• Michael StuhlbargGriffin

    Michael Stewart Stuhlbarg was born in Long Beach, California. He attended UCLA, and then The Juilliard School in New York City, where he graduated with a Bachelor of Fine Arts. His other studies included time at the Vilnius Conservatory in Lithuania, the British American Drama Academy at Baliol and Keble Colleges at Oxford, and the National Youth Theatre of Great Britain in London, and at Northwestern University's National High School Institute "Cherub" Program . While at UCLA, he was awarded a scholarship to study with Marcel Marceau. During the 1990s and most of the 2000s, Stuhlbarg was primarily a theatrical actor, working on Broadway in such productions as Cabaret, Taking Sides, Saint Joan, The Government Inspector, and The Pillowman by Martin McDonagh, which earned him a Drama Desk Award for Outstanding Featured Actor in a Play, and his first nomination for a Tony Award. His numerous Off-Broadway credits include the title roles in Hamlet and Richard II with the New York Shakespeare Festival, and David Mamet's adaptation of The Voysey Inheritance, which earned him an OBIE. Stuhlbarg's first major film role was as Laurence Gopnik in Joel and Ethan Coen's A Serious Man, for which he received his first Golden Globe nomination. His first major television role came in HBO and Martin Scorsese's period drama series, Boardwalk Empire, in which he was cast as the organized crime figure Arnold Rothstein. Most recently, he appeared in the highly acclaimed FX series Fargo, and will be seen in 2018 in The Looming Tower on Hulu. Stuhlbarg has continued to appear regularly in a number of high-profile films in recent years, including: Arrival, Steve Jobs, Blue Jasmine, Hugo, Seven Psychopaths, Men In Black III, Trumbo, Lincoln, Miss Sloane, Doctor Strange, Miles Ahead, and Pawn Sacrifice to name a few. This season he is appearing in three films: Luca Guadinino and James Ivory's Call Me By Your Name, Guillermo del Toro's The Shape of Water, and Steven Spielberg's The Post.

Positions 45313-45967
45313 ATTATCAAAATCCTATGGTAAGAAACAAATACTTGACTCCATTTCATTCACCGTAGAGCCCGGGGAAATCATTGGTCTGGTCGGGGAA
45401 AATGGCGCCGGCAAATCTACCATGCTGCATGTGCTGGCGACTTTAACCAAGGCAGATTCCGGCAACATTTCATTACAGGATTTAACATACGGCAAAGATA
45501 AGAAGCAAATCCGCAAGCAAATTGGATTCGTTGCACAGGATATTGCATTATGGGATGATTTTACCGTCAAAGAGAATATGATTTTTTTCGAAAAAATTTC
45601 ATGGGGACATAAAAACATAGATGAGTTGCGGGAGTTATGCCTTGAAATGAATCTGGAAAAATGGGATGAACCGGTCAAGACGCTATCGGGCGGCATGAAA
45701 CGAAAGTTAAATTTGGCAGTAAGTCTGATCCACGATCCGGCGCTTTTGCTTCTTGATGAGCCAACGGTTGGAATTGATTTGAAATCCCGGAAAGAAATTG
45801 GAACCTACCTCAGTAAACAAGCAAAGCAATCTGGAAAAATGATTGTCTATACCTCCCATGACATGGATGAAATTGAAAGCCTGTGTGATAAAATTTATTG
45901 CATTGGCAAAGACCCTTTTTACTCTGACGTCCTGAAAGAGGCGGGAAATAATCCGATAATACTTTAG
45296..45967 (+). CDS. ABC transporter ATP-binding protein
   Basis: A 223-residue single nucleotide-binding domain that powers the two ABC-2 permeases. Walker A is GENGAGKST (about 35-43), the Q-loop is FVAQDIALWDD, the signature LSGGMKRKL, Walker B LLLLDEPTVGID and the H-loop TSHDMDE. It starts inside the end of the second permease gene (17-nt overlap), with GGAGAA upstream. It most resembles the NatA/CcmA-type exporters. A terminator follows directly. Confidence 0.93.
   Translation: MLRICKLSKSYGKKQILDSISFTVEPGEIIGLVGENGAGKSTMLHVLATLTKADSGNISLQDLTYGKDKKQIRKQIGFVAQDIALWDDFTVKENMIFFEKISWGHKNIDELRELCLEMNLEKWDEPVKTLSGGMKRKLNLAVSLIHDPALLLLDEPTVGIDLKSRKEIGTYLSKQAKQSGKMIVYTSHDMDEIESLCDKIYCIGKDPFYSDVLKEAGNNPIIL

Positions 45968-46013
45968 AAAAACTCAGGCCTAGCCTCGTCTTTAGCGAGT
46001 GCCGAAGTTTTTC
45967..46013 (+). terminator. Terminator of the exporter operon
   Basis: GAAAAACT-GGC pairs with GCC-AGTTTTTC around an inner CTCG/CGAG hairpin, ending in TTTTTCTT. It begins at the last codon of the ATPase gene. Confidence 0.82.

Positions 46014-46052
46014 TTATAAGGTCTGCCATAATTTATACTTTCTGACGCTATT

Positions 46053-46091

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  • ALICE EVEYoung Agent O

    Alice Sophia Eve was born in London, England. Her father is Trevor Eve and her mother is Sharon Maughan, both fellow actors. She is the eldest of three children. Eve has English, Irish and Welsh ancestry. Her family moved to Los Angeles, California when she was young as her father tried to crack the American market. However, they returned to the United Kingdom when she was age 13. She attended a school in Chichester for a year, whilst her mother appeared in a play. She then moved to Bedales School, where she first started acting in "Les Misérables" and "Twelfth Night". She took her A-Levels at Westminster School in London. She took a gap year before starting the university to study at the Beverly Hills Playhouse. Afterwards, she returned to the United Kingdom to read English at St. Catherine's College, Oxford University. While at the university, she appeared in student productions of "An Ideal Husband", "Animal Crackers" (which toured to the Edinburgh Fringe Festival), "Scenes from an Execution" and "The Colour of Justice". Alice appeared in television dramas as well as two plays by Trevor Nunn and the play "Rock 'n' Roll" by Tom Stoppard. She got her first film role in Starter for 10 (2006) with James McAvoy and followed that with the film Big Nothing (2006) alongside Simon Pegg. In 2006, she went to India to shoot the British miniseries Losing Gemma (2006). Alice was introduced to American audiences in the film Crossing Over (2009). Her first high-profile role was in the sequel Sex and the City 2 (2010), where she played Charlotte York's Irish nanny. She also played the female lead role in She's Out of My League (2010), where her parents also played her character's parents.